Wynne, an Arizona State University psychology professor and founding director of the school’s Canine Science Collaboratory, argues that “dogs’ love is the cornerstone of the dog-human relationship” in his entertaining first book. He challenges previous theories positing that dogs enjoyed their “special relationship with humans” thanks to a “unique form of intelligence” allowing them to understand human “communicative intentions.” In one experiment, Wynne and his colleagues found evidence that wolves raised by humans can manifest this same trait, conveying to him that the dog-human bond rests on a different foundation. In another experiments, they led a dog into a room to find its owner in one spot and a bowl of food in another; the result suggested that “most dogs prefer to be with their person [to being] fed.” Wynne also recounts the research of others, including fMRIs of dog brain activity during interactions with owners. The book only falters with Wynne’s overly ambitious assertion that emotions as humans know them translate directly into canines’ lived experience. But dog lovers will be fascinated and the takeaway message that “we can do better for our dogs,” by keeping in mind that dogs feel a meaningful emotional connection to their human owners and thus should be treated respectfully and considerately, is solidly supported. (Sept.)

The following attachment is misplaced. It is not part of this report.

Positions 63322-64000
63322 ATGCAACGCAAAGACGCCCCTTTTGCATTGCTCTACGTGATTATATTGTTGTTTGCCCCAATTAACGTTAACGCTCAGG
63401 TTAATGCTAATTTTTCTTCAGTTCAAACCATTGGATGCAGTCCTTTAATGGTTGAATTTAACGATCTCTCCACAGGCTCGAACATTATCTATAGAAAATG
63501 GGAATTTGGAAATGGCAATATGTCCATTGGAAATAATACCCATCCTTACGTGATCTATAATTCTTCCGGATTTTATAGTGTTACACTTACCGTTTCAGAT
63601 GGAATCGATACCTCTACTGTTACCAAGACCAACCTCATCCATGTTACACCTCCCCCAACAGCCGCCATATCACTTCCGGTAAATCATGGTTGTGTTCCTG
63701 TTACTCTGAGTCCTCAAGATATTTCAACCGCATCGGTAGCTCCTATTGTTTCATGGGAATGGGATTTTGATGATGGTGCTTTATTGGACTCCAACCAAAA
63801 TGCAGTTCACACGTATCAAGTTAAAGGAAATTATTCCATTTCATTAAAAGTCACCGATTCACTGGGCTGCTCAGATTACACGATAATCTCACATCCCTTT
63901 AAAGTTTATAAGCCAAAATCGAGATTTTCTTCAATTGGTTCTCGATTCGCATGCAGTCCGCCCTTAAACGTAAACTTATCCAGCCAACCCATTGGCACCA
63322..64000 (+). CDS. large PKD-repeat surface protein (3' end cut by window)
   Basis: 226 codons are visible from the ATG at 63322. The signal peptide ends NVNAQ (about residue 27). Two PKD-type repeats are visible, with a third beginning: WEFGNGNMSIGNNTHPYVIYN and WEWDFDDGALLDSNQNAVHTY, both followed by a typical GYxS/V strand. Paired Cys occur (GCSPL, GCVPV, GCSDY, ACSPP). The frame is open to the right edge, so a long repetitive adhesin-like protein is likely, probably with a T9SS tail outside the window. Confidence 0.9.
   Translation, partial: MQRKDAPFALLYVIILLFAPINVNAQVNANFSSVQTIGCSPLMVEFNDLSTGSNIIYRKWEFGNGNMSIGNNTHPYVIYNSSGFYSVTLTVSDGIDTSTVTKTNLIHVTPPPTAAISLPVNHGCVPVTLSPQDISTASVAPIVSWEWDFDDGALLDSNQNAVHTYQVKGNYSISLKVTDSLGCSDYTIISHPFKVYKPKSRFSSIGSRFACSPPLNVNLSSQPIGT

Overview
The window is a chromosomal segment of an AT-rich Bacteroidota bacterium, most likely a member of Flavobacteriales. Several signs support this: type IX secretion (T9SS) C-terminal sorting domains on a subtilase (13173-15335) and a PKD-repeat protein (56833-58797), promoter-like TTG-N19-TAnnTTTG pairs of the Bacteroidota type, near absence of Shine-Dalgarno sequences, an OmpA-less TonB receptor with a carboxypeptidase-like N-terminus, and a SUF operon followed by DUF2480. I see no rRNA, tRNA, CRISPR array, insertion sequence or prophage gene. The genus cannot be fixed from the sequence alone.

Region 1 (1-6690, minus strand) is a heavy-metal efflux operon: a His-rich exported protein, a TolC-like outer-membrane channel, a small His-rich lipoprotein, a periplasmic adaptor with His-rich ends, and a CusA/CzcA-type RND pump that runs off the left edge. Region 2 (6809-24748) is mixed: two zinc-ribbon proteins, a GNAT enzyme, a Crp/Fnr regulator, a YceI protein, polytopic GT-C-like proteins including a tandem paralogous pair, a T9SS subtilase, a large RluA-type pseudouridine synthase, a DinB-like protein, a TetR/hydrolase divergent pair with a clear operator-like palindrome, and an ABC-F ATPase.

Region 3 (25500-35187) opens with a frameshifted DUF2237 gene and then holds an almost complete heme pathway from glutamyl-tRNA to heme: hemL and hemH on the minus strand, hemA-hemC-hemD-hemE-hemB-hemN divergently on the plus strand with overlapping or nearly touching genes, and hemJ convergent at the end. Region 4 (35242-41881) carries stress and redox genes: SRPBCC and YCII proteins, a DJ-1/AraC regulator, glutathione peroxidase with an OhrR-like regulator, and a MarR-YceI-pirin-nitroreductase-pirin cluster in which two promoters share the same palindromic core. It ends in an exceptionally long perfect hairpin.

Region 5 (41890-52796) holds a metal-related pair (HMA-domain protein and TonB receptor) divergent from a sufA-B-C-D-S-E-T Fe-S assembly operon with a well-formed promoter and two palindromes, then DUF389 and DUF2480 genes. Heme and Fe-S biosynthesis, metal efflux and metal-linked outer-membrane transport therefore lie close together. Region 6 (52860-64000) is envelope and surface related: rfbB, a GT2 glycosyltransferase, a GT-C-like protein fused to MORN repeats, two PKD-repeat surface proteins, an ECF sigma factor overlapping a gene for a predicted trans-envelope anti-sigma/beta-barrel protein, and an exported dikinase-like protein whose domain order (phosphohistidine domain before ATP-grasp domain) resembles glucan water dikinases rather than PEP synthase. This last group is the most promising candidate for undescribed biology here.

Reviewed on : 05/10/2019 Release date: 09/24/2019 Genre: Nonfiction
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